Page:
13. National Academies of Sciences, Engineering and Medicine. 2007. “Rising Above the Gathering Storm: Energizing and Employing America for a Brighter Economic Future.” National Academic Press. https://s3.wp.wsu.edu/uploads/sites/618/2015/11/Rising-Above-the-Gathering-Storm.pdf. Accessed August 6, 2017.
  14. National Science Board (US). 2014. “Revisiting the STEM Workforce: A Companion to the Science and Engineering Indicators 2014.” http://users.nber.org/~sewp/papers/nsb%20revisiting%20stem%204-15.pdf. Accessed August 13, 2017.
  15. Osborn, M., T. Rees, M. Bosch, C. Hermann, J. Hilden, J. Mason, A. Mclaren, R. Palomba, L. Peltonen, C. Vela, D. Weis, A. Wold, and C. Wennerås. 2000. Science Policies in the European Union: Promoting Excellence Through Mainstreaming Gender Equality. A Report from the ETAN Network on Women and Science. Luxembourg: Office for Official Publications of the European Communities.Google Scholar
  16. Pearson, W., L.M. Frehill, and C.L. McNeely. 2016. Advancing Women in Science an International Perspective. Cham: Springer International Publishing.Google Scholar
  17. Professionals Australia. 2015. “Women in STEM in Australia: What Is the Current State of Play, What Are the Key Issues and Why Does It Matter?” http://www.professionalsaustralia.org.au/professional-women/wp-content/uploads/sites/48/2014/03/WOMEN_IN_STEM_v2.pdf. Accessed March 28, 2018.
  18. Roberts, Kelly. 2014. “Engaging More Women and Girls in Mathematics and STEM Fields: The International Evidence.” Report commissioned by the Australian Mathematical Sciences Institute. http://amsi.org.au/wp-content/uploads/2014/08/RobertsGenderSTEMreport2014.pdf. Accessed October 7, 2017.
  19. Roberts, Adrienne, and Susanne Soederberg. 2012. “Gender Equality as Smart Economics? A Critique of the 2012 World Development Report.” Third World Quarterly 33 (5): 949–968.  https://doi.org/10.1080/01436597.2012.677310.CrossRefGoogle Scholar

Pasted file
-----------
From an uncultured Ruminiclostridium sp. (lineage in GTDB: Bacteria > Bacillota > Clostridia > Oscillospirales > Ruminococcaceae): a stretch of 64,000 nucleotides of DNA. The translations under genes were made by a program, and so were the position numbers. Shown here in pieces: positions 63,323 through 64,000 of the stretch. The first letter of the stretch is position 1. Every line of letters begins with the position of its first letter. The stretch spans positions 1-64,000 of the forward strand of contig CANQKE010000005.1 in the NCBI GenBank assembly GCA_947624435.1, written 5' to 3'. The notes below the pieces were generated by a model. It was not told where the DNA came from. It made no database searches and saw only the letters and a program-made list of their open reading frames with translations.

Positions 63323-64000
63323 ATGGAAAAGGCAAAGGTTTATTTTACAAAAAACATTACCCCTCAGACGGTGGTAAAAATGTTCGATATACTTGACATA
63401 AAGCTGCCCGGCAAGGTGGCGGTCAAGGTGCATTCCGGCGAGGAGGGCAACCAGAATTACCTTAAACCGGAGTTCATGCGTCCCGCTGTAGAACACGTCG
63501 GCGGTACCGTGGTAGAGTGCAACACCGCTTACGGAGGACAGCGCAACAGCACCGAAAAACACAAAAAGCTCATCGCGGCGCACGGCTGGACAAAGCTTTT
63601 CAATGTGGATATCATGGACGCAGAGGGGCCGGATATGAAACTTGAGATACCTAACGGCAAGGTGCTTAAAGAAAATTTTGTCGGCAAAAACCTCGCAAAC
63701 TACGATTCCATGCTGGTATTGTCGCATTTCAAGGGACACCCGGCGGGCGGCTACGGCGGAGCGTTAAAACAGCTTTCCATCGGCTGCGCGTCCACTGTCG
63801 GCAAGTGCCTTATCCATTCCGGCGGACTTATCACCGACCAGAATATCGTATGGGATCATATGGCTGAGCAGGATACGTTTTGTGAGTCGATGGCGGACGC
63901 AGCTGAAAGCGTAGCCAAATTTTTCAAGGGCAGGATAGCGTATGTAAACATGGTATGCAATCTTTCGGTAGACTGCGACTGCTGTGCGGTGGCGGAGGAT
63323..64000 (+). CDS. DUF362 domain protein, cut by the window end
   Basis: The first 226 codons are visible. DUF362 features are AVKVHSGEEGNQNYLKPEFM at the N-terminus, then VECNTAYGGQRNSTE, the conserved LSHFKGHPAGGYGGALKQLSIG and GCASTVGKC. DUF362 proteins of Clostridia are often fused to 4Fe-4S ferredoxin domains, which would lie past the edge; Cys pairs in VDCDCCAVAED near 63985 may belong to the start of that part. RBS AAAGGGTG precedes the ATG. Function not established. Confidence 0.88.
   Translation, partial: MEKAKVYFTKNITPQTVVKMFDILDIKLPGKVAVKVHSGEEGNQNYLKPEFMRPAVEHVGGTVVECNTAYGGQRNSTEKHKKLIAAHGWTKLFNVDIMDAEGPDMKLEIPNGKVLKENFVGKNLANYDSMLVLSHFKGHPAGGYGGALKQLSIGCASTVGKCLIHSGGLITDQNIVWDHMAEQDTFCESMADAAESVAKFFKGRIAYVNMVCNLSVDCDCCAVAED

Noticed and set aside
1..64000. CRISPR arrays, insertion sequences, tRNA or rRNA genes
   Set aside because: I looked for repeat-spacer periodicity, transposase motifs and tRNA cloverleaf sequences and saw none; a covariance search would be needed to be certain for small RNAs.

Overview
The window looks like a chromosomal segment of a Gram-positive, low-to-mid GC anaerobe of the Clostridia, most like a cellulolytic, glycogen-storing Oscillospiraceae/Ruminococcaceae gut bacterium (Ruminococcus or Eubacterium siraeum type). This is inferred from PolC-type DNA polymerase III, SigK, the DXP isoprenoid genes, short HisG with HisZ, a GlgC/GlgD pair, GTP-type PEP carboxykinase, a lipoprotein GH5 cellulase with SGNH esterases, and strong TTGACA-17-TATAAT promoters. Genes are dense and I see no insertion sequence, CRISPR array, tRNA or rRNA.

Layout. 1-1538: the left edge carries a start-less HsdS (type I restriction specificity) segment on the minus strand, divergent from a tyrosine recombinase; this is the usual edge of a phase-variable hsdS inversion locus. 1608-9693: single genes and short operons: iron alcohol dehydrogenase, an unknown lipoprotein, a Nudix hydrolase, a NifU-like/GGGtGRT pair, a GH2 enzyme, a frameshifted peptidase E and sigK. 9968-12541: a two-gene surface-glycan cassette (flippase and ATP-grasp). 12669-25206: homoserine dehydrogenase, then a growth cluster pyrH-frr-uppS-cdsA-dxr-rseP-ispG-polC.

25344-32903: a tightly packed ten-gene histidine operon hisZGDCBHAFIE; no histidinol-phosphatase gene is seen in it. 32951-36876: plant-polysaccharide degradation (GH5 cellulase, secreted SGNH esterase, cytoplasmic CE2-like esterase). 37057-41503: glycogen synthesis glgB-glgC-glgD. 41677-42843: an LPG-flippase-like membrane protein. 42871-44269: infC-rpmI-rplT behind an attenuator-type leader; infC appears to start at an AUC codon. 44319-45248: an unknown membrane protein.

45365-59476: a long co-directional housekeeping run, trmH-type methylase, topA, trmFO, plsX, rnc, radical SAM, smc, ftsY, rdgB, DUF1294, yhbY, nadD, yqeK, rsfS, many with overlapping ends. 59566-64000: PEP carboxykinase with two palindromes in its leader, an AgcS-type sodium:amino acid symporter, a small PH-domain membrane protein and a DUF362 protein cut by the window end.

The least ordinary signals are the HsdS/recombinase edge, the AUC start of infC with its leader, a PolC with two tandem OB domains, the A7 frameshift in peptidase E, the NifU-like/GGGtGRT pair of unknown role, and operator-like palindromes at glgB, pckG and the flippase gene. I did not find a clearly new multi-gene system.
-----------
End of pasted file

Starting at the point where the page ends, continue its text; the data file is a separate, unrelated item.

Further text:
20. Royal Society. 2010. “The Scientific Century: Securing Our Future Prosperity.” https://royalsociety.org/~/media/Royal_Society_Content/policy/publications/2010/4294970126.pdf. Accessed October 7, 2017.
  21. Ruppanner, Leah. 2017. Census 2016: Women Are Still Disadvantaged by the Amount of Unpaid Housework They Do. The Conversation. https://theconversation.com/census-2016-women-are-still-disadvantaged-by-the-amount-of-unpaid-housework-they-do-76008. Accessed October 9, 2017.
  22. SAGE (Science and Gender Equity). 2017. “ATHENA-SWAN in Australia Website.” http://www.sciencegenderequity.org.au/what-is-athena-swan/. Accessed October 7, 2017.
  23. Science, Technology and Innovation Council. 2008. “State of the Nation: Canada’s Science, Technology and Innovation System.” http://www.stic-csti.ca/eic/site/stic-csti.nsf/eng/h_00011.html. Accessed October 7, 2017.
  24. Razavi, Shahrashoub, and Carol Miller. 1995. “From WID to GAD: Conceptual Shifts in the Women and Development Discourse.” Occasional Paper 1. United Nations Research Institute for Social Development, United Nations Development Programme.Google Scholar
  25. Turnbull, Malcolm. 2015. “Speech Reported in Daily Mail.” http://www.dailymail.co.uk/video/news/video-1213771/Never-exciting-time-Australian-Turnbull.html. Accessed October 7, 2017.
  26. UNESCO. 2000. Declaration on Science and the Use of Scientific Knowledge. Science Agenda – Framework for Action. Paper Presented at the World Conference on Science for the Twenty-first Century: A New Commitment, 26 June–1 July 1999 Budapest, Hungary.Google Scholar
  27. UNESCO (Bangkok Office) and Korean Women’s Development Institute (KWDI). 2015. “A Complex Formula: Girls and Women in Science, Technology, Engineering and Mathematics in Asia.” UNESCO, Bangkok. http://unesdoc.unesco.org/images/0023/002315/231519e.pdf. Accessed August 13, 2017.

Copyright information

© The Author(s) 2019

Authors and Affiliations

  1. 1.RMIT UniversityMelbourneAustralia

Personalised recommendations